Get access to everything we publish when you sign up for Outside+.
Does Kinesio tape really work?
While it’s been around for years, Kinesio tape made center stage at this year’s London Olympics …
While it’s been around for years, Kinesio tape made center stage at this year’s London Olympics, with high-profile athletes across many sports, from beach volleyball (Kerri Walsh) to tennis (Serena Williams) to track and field (Trey Hardee), sporting colorful spider webs on shoulders, legs, backs, arms … buttocks, stomachs … ears! And, now, you can’t go to a trail race and not see at least a few fellow racers striped with the stuff.
Photo by Chris Hunter
“I use Rocktape. It’s wonderful,” says elite trail runner Anna Frost of New Zealand. “It feels like my muscles are being hugged. It gives me instant pain relief to pain, increasing circulation to the area. It is also helpful for injury prevention and recovery. And the structures feel held in place; if you have weak ankles, it is great for extra support on technical terrain.”
Developed in the late 1970s by a Japanese chiropractor, Dr. Kenzo Kase, kinesiology taping is touted to “re-educate the neuromuscular system, reduce pain and inflammation, enhance performance, prevent injury and promote good circulation and healing, and assist in returning the body to homeostasis,” according to the Kinesio Taping Association International (KTAI) website. Along with his Kinesio Taping Method (KTM), Kase also developed the first elastic therapeutic tape, called Kinesio Tex Tape, still a leader in the marketplace—which has burgeoned to include many competing brands, e.g. KT Tape, Rocktape, etc. As well, Kase formed KTAI, which also sets the standards for becoming a Certified Kinesio Taping Practicitioner. Officialese aside, most folks tape themselves; there are plenty of online tutorials on the topic.
Kinesio tape is comprised of porous, breathable cotton/synthetic, latex-free material with a water-resistant acrylic adhesive, and is about the thickness and stretchiness of actual skin. The heat-activated (through pressing and friction) glue can stick for up to four or five days. Part of the scientific theory postulates that the taping lifts the layer of skin and tissue over a muscle, increasing lymphatic drainage and blood flow.
With the world’s top athletes slapping on stretchy tape like it’s EPO in a roll, you would think the stuff has been stretched to the test in clinical studies, right? Wrong. While there have been small studies supporting its effectiveness, no definitive large-scale, statistical studies have confirmed its efficacy. So … what’s the big buzz?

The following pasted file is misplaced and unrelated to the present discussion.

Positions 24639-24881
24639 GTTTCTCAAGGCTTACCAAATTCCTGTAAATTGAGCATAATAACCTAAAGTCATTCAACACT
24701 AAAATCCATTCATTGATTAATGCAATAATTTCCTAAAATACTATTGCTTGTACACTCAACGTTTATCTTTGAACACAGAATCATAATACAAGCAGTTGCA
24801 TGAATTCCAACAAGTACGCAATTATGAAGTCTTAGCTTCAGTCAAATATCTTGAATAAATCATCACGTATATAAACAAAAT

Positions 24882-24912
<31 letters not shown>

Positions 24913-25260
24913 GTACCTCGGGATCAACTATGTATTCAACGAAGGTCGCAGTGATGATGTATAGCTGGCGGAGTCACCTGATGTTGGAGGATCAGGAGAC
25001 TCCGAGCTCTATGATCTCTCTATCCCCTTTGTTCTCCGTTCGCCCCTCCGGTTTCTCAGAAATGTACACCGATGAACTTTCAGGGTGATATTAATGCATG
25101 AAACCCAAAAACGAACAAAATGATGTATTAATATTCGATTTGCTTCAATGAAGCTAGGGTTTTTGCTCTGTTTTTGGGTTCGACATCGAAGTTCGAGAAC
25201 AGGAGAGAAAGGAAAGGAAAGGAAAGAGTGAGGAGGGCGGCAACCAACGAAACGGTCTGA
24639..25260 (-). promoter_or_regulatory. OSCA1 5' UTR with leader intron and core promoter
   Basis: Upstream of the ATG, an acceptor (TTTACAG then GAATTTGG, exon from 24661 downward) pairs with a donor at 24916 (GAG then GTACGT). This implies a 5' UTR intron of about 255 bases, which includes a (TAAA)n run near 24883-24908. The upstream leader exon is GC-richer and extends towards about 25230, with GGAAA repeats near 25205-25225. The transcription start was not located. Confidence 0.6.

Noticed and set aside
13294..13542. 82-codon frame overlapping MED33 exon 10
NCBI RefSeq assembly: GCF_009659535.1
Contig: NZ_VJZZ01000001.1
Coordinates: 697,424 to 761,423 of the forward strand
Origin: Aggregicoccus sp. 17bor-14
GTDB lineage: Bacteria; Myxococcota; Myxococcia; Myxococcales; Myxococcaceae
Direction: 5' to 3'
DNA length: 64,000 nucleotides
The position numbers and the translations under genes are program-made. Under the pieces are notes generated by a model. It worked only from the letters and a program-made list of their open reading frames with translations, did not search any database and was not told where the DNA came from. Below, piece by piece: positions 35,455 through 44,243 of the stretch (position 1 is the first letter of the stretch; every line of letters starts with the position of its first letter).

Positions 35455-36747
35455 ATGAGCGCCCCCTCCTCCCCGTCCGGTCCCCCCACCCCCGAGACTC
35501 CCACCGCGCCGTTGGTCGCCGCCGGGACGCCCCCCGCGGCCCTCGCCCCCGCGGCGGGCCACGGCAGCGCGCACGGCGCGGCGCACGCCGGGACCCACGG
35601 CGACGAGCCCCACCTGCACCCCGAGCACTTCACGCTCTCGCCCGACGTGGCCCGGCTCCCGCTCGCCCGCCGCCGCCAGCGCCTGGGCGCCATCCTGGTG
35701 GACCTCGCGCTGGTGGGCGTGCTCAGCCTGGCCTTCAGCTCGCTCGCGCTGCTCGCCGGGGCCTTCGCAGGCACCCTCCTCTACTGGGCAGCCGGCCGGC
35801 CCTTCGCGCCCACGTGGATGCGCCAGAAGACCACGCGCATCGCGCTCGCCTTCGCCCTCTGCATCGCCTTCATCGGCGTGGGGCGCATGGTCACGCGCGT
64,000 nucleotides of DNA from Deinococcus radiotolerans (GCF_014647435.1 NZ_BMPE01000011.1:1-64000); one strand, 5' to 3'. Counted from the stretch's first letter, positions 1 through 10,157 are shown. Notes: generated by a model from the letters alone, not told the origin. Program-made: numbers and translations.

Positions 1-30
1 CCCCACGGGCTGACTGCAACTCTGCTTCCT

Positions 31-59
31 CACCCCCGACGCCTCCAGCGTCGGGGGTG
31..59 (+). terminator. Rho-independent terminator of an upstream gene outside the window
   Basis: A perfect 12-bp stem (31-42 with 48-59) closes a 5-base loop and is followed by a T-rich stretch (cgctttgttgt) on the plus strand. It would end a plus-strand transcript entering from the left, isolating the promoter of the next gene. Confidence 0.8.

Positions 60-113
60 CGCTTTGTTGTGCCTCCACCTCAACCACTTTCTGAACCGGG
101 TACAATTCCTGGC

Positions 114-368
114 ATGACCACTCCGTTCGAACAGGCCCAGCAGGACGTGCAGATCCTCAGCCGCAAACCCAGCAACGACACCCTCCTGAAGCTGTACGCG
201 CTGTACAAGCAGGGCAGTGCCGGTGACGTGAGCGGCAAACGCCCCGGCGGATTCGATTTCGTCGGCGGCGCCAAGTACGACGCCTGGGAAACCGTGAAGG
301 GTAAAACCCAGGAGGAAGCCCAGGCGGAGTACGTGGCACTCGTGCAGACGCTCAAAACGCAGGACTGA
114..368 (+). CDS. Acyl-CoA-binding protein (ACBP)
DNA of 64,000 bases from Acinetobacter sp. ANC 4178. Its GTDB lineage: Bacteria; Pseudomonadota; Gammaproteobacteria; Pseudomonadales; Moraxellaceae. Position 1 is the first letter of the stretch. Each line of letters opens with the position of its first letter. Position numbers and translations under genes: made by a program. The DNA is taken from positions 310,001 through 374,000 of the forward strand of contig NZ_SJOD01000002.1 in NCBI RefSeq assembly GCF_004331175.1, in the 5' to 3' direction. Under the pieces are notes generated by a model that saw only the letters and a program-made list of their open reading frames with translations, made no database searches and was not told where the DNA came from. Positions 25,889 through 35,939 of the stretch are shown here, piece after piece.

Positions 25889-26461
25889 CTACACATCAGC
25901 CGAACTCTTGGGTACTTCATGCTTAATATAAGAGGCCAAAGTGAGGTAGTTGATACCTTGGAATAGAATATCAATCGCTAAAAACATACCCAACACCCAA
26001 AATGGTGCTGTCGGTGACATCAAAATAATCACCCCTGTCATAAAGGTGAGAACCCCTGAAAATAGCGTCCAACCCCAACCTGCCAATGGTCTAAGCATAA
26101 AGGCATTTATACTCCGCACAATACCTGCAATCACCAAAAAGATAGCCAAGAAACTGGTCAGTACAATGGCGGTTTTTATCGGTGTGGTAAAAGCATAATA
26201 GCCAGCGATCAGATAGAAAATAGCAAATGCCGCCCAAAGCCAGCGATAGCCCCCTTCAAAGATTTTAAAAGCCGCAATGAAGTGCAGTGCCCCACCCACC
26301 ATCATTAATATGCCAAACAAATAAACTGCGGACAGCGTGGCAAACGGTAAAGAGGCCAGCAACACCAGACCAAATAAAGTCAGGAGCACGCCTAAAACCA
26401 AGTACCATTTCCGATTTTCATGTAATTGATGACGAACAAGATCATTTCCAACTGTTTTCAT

Many experts, unconvinced by the scientific evidence, cite the not-insignificant placebo effect as perhaps Kinesio taping’s biggest benefit. Other reasons for its use can be more superficial, like peer competitiveness (i.e. if so and so is performing well with it, maybe I should be using it too), or as a fashion statement or a mind-settling ritual. As to fashion, witness German volleyball player Katrin Holtwick’s aquamarine-colored tape fan covering her six-pack abs and exiting her bikini bottoms in London, an eye-catching look to be sure.
But many athletes, medical experts and physiotherapists swear that Kinesio taping simply works—i.e. results do the talking—and claim that the scientific evidence has not caught up. Some experts also say it is difficult to pin down taping’s effectiveness due to simultaneous, overlapping therapies, such as icing, NSAIDS, acupuncture, massage, etc.
“Kinesio tape was incredible in helping me through a terrible bout of PF [plantar fasciitis],” says long-time, accomplished ultrarunner Andy Jones-Wilkins. “Daily taping of my heel and arch provided excellent support for the damaged tissues while they were healing, and it allowed me to return to running more quickly than I probably could have without it. Now, I use it as a preventative aid for occasional training sessions, or when I am feeling unusually tired. For me, it is well worth the expense!” (Regarding price, for example, Rocktape goes for about 20 bucks per two-inch-by-16.4-foot roll.)
On the contrary, says Dr. John McCall, an orthopedic surgeon in Collingwood, Ontario, who has worked with the Canadian speed-skating team, “Taping has been around for hundreds of years. It’s a bit like acupuncture, mostly bullshit, but I’m not against it. If it works, that’s OK. Usain Bolt doesn’t need it!”